• environmental science;
  • textbooks;
  • urban education;
  • secondary;
  • college/university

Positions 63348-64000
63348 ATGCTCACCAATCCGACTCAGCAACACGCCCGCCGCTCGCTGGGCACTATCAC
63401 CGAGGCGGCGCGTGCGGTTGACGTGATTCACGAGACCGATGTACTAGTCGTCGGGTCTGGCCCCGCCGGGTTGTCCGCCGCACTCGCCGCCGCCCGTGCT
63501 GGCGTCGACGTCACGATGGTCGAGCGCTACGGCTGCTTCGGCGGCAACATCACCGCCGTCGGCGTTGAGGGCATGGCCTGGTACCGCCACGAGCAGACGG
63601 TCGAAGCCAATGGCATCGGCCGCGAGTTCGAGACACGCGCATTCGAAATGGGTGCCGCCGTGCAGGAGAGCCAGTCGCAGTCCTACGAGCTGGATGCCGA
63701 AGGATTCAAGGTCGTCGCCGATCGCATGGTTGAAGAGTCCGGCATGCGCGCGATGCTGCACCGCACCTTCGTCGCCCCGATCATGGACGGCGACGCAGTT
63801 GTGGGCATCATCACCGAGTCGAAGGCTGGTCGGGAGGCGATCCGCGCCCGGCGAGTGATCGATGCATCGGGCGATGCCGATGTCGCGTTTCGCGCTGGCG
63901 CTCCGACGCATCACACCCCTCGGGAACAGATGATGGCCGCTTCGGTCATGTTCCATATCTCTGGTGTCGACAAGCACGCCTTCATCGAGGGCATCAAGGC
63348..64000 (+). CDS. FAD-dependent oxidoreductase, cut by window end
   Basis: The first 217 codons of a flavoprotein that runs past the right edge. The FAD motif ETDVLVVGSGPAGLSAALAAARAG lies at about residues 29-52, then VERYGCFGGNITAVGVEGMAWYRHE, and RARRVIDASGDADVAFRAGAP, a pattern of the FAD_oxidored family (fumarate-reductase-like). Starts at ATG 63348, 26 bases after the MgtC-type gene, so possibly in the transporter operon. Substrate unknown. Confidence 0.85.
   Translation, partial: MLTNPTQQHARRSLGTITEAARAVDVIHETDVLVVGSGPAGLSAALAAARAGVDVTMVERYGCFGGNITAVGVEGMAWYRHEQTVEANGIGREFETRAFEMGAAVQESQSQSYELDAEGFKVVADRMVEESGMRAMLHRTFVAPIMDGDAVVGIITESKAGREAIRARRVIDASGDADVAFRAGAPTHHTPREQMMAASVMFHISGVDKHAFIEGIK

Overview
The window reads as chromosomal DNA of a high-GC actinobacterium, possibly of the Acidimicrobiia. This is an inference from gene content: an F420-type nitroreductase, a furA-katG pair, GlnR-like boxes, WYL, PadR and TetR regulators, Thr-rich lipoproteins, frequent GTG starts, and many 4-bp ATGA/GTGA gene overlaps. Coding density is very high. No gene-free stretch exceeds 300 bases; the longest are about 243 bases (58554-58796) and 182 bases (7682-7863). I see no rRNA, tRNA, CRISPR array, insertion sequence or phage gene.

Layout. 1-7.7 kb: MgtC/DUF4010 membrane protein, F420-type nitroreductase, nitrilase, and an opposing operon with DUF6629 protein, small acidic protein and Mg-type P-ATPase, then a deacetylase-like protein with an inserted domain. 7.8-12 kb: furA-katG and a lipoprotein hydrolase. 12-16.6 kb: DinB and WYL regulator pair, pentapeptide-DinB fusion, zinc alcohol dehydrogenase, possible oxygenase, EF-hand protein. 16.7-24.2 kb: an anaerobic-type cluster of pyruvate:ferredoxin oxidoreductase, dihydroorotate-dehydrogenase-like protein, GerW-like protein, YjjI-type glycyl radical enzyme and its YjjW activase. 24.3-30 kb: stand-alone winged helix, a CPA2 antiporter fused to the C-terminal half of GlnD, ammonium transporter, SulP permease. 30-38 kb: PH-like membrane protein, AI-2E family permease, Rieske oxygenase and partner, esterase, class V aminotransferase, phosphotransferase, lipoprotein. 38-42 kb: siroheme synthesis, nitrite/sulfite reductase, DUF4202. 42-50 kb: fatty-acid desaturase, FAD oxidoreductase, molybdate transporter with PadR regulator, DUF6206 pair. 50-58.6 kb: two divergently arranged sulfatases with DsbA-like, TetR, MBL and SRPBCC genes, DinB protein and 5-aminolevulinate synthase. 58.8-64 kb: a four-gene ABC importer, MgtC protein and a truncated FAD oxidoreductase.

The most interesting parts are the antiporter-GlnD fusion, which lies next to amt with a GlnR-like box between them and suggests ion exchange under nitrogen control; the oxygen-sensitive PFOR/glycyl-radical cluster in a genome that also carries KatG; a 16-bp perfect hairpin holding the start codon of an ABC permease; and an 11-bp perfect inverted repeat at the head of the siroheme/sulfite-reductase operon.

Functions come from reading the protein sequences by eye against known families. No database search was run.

This study examined how photographs in six introductory environmental science texts portrayed the urban environments in which most U.S. students lived. All photographs from all texts were coded to determine whether they depicted urban areas. The urban photographs were then coded to determine what they communicated about the urban environment. The analysis suggested that the texts in this study, though varied in their portrayal of urban ecosystems, did address many of the environmental issues that affected the city. However, urban examples were rarely used to illustrate general ecological concepts that applied to all ecosystems (i.e., biodiversity or evolution). The author contended that “sense of place” theories indicated that more photographs should be dedicated to portraying urban environments as functioning ecosystems. © 2008 Wiley Periodicals, Inc. J Res Sci Teach 45: 1003–1020, 2008